A tourist who stole ancient objects from the archaeological site in Pompeii in 2005, has returned them stating they ‘bring bad luck’.
The Canadian woman identified only as Nicole, sent back two white mosaic tiles, two pieces of amphora vase and a piece of ceramic wall to the Archaeological Park in Pompeii, along with a note expressing regret for her actions. The woman stated that she doesn’t want to ‘pass on the curse’ on her family and friends, CNN reported.
In her letter of apology, she explained she visited the ancient Roman city of Pompeii when she was 21 and ‘wanted to have a piece of history that couldn’t be bought. Nicole added she was ‘young and dumb’ at that time. Since returning to Canada, she has suffered 15 years of misfortune and two bouts of breast cancer which have resulted in a double mastectomy and has also pushed her family towards financial trouble.
She wrote “I took a piece of history captured in a time with so much negative energy attached to it…People have died in such a horrible way that I took tiles related to the land of destruction”. Referring to Mount Vesuvius’ eruption in 78 AD, burying the residents of Pompeii with hot rock and volcanic ash.
In the letter Nicole apologised for her actions saying she was seeking ‘forgiveness from God’. She also hopes to rid herself of the bad luck, by stating ‘We are good people and I don’t want to pass this curse on to my family or children,’ she added.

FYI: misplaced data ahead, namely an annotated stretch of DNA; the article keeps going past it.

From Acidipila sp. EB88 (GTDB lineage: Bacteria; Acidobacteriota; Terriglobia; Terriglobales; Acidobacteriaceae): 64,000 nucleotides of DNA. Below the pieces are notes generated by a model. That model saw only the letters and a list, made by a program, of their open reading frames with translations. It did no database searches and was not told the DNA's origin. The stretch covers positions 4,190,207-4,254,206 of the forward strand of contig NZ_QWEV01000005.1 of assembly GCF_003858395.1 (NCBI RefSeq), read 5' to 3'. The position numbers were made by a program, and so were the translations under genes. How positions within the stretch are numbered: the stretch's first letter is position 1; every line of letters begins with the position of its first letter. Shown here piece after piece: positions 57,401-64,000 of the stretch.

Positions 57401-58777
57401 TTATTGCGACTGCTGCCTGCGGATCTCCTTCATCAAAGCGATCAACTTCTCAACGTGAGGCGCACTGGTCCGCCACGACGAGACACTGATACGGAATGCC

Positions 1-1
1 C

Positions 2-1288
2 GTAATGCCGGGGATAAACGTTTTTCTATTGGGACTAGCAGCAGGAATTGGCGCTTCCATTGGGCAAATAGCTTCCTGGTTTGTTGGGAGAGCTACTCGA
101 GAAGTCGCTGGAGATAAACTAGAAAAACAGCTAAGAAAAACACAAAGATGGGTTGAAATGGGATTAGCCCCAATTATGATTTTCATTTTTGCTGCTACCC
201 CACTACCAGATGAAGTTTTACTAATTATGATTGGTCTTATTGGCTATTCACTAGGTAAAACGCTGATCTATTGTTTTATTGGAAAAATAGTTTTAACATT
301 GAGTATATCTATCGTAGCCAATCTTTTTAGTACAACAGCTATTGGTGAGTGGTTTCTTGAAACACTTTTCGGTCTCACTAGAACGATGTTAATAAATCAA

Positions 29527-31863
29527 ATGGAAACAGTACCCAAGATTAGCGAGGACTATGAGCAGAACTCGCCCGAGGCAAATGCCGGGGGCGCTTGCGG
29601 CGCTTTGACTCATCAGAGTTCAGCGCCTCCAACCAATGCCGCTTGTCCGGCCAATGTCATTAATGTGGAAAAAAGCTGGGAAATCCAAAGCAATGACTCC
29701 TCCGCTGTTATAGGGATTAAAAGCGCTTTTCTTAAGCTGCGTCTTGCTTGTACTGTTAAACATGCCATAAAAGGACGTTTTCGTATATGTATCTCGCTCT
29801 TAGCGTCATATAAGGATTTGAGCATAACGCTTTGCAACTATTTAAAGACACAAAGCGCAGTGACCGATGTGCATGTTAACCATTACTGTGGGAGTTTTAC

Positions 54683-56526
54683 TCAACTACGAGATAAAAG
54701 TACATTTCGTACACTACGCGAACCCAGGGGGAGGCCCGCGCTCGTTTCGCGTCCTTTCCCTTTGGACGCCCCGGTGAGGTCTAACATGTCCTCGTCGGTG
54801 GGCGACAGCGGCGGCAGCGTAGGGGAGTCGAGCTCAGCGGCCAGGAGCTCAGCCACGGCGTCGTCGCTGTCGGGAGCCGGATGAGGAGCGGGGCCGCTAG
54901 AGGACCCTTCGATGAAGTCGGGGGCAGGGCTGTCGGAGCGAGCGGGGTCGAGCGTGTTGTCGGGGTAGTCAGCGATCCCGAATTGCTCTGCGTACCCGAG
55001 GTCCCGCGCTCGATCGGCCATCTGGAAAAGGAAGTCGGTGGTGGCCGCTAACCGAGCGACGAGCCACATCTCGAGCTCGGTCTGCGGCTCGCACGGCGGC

The package also contained a letter from another Canadian couple who had stolen some artifacts during the same trip. It too had an accompanying apology letter.
“We took them without thinking of the pain and suffering these poor souls experienced during the eruption of Vesuvius and their terrible death,’ they wrote. They went on to add that they are sorry, and begged for forgiveness, reported Il Messagero.
According to the spokesperson of the Archaeological Park at Pompeii, over the years they have received hundreds of similar small artifacts stolen by visitors during a trip to Pompeii. Though not high in value, these returned objects have been put on display at the Pompeii Antiquarium, he added.